In fact, since AirInsight’s projections, Boeing has increased its 20-year projection to 617 000 new commercial airline pilots, a 10.5% increase over its 2015 outlook. This unprecedented demand will be driven by record orders which will see the world’s airliner fleet almost double from 23 000 aircraft in 2014 to a 44 500 by 2033.

The most conservative outlook represents a global requirement for about 21 500 new airline pilots annually, or over 400 pilots per week. Of these, at least half will need to be pilots with years of experience, globally recognised training and the skills and acumen acquired through thousands of hours of airline flying.

According to SAA Pilots Association (SAAPA), most of the 750 pilots of South African Airways meet these requirements and have a cumulative total of over 12 000 years of experience at SAA alone.

The International Air Transport Association (IATA) projects a 4.15% annual growth in airline traffic. With traffic growth comes a need for more seats on more aircraft and additional crews to fly these aircraft. Due to this unprecedented worldwide demand for skilled pilots, ICAO, the International Civil Aviation Organisation, published an information paper in January 2015: “Potential Safety Risks Caused By Pilot Shortage”.

There are already many signs of the pilot shortage. During October, Ryanair, Europe’s number one airline, announced that it is to launch a major recruitment drive for 1 000 pilots as it plans to take delivery of 50 new aircraft in the next 12 months. Eddie Wilson, Ryanair’s Chief People Officer, said in a media release, that its aircraft numbers would grow from 355 to over 500 in the next five years.

According to a report in Bloomberg, Chinese airlines alone need to hire approximately 100 pilots a week for the next 20 years to meet accelerating travel demand. Facing a shortage of candidates at home, these airlines are offering lucrative pay packages to foreigners with cockpit experience, and are active in Johannesburg at the moment to fill their needs for experienced airline captains.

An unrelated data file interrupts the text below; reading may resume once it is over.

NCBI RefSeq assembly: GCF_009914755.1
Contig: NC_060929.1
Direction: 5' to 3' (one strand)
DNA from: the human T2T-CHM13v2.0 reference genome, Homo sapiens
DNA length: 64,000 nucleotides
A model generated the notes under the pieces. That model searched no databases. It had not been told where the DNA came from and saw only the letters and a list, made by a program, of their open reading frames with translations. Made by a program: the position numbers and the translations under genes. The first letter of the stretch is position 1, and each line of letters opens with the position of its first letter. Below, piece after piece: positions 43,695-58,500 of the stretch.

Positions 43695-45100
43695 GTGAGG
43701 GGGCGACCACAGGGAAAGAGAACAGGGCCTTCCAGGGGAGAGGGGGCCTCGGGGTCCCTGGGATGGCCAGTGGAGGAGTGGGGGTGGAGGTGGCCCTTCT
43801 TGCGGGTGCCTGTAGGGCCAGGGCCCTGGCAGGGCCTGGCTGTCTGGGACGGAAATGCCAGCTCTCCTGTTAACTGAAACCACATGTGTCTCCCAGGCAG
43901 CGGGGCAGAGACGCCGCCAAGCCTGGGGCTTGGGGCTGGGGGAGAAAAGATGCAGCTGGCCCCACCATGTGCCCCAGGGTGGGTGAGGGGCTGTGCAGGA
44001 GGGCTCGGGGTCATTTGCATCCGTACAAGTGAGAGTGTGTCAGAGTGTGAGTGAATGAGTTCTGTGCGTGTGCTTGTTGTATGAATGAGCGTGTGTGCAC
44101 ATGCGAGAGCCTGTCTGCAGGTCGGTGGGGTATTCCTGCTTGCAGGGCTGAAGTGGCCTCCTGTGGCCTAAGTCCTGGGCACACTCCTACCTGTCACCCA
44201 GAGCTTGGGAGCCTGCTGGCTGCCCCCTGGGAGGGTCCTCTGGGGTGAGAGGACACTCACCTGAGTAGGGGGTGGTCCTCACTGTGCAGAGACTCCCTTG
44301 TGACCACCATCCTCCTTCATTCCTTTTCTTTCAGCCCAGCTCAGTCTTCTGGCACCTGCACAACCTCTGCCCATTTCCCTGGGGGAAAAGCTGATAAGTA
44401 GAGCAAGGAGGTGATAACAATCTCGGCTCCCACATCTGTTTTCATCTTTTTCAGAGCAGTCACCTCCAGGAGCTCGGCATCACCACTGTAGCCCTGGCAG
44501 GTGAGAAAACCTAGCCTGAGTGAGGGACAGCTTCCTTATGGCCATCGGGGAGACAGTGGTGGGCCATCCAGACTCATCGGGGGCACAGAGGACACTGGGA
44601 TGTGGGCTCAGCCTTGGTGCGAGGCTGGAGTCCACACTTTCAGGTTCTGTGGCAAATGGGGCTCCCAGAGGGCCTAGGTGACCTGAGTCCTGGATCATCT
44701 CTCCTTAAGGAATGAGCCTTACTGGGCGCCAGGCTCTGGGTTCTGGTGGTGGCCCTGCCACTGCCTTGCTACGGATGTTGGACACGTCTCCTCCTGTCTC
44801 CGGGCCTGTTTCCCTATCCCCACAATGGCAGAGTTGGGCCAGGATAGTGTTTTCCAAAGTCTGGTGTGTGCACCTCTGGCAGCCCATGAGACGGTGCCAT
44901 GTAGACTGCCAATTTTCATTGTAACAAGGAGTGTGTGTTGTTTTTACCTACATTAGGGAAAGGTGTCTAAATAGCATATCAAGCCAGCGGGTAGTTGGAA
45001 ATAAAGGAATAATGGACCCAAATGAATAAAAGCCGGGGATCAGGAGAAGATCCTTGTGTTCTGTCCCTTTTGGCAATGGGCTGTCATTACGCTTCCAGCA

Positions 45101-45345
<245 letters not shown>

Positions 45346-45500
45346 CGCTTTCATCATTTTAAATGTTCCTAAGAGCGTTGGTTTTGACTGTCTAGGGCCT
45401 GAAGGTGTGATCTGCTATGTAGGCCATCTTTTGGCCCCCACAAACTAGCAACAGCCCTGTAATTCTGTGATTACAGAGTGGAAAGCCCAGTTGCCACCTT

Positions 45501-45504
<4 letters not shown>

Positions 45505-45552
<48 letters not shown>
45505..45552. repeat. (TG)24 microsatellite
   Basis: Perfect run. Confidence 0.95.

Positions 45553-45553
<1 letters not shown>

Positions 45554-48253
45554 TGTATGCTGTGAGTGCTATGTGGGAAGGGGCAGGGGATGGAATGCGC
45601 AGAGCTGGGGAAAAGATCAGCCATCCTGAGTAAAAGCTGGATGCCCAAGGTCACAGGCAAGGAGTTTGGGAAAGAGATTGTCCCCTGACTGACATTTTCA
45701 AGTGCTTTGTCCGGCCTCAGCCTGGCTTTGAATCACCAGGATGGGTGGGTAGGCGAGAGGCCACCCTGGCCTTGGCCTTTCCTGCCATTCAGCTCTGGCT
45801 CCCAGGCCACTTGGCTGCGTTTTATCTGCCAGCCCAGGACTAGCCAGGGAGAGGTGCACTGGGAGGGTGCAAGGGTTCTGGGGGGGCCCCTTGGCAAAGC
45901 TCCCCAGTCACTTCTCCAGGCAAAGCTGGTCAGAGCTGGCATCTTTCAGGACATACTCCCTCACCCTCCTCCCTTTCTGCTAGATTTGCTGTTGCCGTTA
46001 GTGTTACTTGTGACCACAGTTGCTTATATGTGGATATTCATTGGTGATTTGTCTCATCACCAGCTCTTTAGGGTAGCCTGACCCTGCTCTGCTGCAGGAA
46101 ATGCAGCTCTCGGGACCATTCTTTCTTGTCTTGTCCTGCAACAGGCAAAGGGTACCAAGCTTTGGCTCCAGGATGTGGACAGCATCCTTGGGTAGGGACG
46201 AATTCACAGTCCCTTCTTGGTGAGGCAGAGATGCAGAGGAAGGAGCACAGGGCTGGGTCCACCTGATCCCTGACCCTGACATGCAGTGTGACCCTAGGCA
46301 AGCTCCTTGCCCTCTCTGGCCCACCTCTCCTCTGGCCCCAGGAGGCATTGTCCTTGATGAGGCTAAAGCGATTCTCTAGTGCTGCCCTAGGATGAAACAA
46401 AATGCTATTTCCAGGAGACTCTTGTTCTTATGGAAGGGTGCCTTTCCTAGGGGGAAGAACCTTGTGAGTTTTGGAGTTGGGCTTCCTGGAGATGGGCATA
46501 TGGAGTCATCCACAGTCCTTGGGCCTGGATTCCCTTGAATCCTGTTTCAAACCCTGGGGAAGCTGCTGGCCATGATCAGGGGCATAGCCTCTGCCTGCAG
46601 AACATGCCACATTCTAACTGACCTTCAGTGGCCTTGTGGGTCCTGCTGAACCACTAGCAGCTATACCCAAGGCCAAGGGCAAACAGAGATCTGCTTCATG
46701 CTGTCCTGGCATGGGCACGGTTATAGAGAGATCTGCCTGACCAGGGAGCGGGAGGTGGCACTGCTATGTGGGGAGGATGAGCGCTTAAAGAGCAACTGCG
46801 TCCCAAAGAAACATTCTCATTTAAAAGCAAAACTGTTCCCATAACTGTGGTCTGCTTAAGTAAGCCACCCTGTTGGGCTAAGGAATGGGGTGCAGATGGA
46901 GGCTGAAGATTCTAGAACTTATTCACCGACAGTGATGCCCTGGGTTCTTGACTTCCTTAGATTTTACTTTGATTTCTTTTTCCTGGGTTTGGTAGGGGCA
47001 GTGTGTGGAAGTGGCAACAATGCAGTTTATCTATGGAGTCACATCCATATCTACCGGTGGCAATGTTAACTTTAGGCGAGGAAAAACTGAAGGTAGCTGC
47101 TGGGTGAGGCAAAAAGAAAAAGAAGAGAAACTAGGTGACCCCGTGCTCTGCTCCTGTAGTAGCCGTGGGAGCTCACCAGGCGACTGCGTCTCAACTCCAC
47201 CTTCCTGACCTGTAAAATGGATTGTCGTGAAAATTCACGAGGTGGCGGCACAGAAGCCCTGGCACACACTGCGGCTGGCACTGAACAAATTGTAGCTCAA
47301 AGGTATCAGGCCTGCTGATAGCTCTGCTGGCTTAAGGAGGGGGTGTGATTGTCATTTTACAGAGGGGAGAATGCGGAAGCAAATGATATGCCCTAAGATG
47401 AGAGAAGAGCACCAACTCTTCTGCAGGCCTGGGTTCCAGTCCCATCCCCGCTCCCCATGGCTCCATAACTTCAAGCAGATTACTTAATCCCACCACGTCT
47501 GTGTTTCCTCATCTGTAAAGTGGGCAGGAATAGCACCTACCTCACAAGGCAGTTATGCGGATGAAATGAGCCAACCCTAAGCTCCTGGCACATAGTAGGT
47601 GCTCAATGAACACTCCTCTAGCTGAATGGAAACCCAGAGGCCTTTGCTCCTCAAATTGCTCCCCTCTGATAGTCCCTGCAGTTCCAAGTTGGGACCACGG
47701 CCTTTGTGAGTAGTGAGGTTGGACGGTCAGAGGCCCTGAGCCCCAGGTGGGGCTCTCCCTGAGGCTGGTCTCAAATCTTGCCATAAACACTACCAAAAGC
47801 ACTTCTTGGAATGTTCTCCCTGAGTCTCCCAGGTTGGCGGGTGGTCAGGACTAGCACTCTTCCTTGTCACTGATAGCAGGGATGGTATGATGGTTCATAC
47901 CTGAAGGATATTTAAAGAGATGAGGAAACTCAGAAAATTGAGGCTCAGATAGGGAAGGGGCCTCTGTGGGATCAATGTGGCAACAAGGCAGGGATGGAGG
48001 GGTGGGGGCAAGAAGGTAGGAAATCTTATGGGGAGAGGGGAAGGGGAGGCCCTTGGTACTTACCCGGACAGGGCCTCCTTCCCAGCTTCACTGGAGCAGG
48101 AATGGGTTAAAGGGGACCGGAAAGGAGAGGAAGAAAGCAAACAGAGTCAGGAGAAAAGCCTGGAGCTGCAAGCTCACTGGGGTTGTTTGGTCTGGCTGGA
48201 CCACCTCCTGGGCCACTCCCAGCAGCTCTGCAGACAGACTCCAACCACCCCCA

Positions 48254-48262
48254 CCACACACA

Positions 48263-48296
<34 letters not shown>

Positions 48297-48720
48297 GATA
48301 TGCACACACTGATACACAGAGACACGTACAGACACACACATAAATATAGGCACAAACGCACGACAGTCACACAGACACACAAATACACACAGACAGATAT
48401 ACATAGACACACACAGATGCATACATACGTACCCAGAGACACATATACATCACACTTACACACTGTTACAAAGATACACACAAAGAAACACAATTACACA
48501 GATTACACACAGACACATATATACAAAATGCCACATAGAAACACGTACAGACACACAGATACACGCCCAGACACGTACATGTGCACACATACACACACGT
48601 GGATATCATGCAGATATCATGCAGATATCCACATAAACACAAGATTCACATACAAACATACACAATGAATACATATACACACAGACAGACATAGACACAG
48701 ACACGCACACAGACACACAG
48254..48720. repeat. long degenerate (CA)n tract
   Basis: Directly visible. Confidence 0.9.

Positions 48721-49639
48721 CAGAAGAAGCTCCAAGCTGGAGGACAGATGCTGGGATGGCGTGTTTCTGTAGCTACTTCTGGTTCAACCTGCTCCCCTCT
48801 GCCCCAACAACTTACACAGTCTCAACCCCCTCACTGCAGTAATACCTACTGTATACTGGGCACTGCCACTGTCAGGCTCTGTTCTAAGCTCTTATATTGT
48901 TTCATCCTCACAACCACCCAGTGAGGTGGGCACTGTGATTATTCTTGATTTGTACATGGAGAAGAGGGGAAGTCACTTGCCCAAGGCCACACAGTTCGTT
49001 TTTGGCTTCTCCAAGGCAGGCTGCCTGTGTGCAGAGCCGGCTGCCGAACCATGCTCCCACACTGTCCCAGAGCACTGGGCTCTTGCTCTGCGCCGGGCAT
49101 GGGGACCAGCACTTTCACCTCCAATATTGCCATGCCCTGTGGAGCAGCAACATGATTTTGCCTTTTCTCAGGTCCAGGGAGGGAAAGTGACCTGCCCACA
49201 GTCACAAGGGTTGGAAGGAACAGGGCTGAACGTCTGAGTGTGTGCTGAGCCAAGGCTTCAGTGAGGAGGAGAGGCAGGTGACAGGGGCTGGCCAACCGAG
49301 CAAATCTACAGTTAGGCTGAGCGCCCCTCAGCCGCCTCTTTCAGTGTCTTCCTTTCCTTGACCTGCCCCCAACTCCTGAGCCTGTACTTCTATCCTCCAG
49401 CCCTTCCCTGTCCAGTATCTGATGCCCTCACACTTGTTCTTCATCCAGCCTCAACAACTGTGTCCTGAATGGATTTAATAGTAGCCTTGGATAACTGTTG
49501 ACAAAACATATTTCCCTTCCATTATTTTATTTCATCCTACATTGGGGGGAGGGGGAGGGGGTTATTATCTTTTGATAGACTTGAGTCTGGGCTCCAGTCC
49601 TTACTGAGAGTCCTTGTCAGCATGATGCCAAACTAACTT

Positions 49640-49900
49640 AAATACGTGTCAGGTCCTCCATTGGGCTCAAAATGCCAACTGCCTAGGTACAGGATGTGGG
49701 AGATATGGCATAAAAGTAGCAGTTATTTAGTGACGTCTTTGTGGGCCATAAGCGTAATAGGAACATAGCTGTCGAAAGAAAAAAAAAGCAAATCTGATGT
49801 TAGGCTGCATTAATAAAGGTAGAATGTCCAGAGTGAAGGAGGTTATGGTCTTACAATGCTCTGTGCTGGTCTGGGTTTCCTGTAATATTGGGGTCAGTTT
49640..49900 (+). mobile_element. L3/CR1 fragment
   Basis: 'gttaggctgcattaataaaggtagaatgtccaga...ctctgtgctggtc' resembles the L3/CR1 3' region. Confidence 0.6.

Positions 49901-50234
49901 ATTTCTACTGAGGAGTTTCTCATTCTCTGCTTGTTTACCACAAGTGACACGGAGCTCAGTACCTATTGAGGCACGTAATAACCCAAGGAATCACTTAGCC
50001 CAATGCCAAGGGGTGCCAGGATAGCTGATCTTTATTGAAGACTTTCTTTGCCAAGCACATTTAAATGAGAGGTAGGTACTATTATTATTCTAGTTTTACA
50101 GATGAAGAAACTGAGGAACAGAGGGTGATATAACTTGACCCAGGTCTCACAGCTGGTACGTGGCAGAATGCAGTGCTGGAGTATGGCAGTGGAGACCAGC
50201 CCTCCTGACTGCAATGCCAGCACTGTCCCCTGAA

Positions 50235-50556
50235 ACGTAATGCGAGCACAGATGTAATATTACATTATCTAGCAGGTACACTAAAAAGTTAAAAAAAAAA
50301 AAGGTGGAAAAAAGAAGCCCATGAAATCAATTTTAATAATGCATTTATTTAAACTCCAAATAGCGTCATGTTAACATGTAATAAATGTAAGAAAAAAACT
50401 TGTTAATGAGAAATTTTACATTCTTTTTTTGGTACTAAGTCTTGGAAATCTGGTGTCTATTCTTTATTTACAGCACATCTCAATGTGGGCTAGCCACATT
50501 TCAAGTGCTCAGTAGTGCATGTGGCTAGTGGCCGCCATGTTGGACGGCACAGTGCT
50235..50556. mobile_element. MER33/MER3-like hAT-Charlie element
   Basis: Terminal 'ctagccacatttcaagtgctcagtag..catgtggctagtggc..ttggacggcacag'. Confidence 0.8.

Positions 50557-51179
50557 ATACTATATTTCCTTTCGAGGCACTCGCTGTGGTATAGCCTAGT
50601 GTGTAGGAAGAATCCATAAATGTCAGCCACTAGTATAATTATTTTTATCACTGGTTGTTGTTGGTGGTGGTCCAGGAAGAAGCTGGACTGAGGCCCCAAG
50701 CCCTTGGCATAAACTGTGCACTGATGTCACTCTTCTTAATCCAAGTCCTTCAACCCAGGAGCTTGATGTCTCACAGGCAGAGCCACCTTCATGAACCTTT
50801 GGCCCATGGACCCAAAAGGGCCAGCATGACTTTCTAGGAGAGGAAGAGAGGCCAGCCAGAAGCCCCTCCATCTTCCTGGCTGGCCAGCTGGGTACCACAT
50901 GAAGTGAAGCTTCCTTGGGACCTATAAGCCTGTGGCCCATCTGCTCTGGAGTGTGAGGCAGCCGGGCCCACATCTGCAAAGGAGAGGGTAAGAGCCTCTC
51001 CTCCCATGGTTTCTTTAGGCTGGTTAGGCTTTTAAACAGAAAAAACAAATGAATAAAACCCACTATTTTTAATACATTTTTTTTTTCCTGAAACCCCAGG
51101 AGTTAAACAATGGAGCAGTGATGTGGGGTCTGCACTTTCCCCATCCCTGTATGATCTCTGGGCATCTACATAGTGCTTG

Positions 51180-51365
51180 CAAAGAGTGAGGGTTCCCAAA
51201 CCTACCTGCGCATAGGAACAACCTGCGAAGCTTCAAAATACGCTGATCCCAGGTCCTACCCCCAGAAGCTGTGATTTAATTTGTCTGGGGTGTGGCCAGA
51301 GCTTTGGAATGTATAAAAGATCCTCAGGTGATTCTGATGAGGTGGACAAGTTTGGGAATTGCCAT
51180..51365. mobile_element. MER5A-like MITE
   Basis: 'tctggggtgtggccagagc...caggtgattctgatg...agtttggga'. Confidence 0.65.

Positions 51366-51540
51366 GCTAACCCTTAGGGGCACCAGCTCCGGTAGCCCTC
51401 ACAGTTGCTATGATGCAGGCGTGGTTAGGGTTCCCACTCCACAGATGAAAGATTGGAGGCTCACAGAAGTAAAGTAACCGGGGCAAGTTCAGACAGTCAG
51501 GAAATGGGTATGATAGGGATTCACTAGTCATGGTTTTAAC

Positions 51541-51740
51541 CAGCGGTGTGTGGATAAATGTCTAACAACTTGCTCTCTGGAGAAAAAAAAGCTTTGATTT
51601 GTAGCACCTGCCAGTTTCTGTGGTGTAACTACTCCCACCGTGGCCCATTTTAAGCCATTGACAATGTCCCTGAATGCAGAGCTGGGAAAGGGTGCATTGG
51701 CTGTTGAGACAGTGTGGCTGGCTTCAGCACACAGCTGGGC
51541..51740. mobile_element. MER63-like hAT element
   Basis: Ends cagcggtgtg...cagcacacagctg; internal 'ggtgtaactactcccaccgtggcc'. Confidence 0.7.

Air traffic across China is set to almost quadruple over the next 20 years, making it the fastest growing market, according to Airbus Group SE. Air transport is booming in China, where the fleet more than tripled in a decade to 2,650 according to the Civil Aviation Industry Statistics Report.

As a result, some of these carriers are paying about 50% more than what some senior captains earn in the United States. This means that pilots in emerging markets such as South Africa could quadruple their salaries.

SAA Pilots Association (SAAPA) chairman Captain Jimmy Conroy, says he fears the local airline industry and the country may lose a large number of pilots to international airlines. “SAA has a normal attrition rate of 15 – 25 pilots per year. Recent negative publicity together with hostility from certain quarters has caused some pilots at SAA to re-evaluate their career options.

Foreign carriers looking for suitably trained pilots realise that SAA may be a source of scarce skills to be exploited. In doing so, they obtain experienced pilots at little or no cost. To compound this problem, South African Airways (SAA) is currently not training any new pilots through its previously highly successful Cadet Training Programme, which had until recently been making substantial inroads into the transformation of the pilot profession in South Africa.

He adds that he is aware of 60 pilots who had left various South African carriers to take up positions with foreign carriers over the last 12 months. “Most of them took up positions with Middle Eastern carriers. South African licences were recently recognised by the Chinese aviation authorities, which further opens the market to experienced South African airline pilots.”

Conroy concludes that pilot training anywhere in the world is very expensive, and that there are aviation colleges who train pilots but few pilots are sponsored by airlines in South Africa, with none currently sponsored by SAA.

“According to 20-year industry projections, it is clear that the shrinking pool of experienced or future pilots is going to heat up competition among global carriers for the best and most proficient pilots. SAA, in this scenario, can ill afford to lose any pilots.”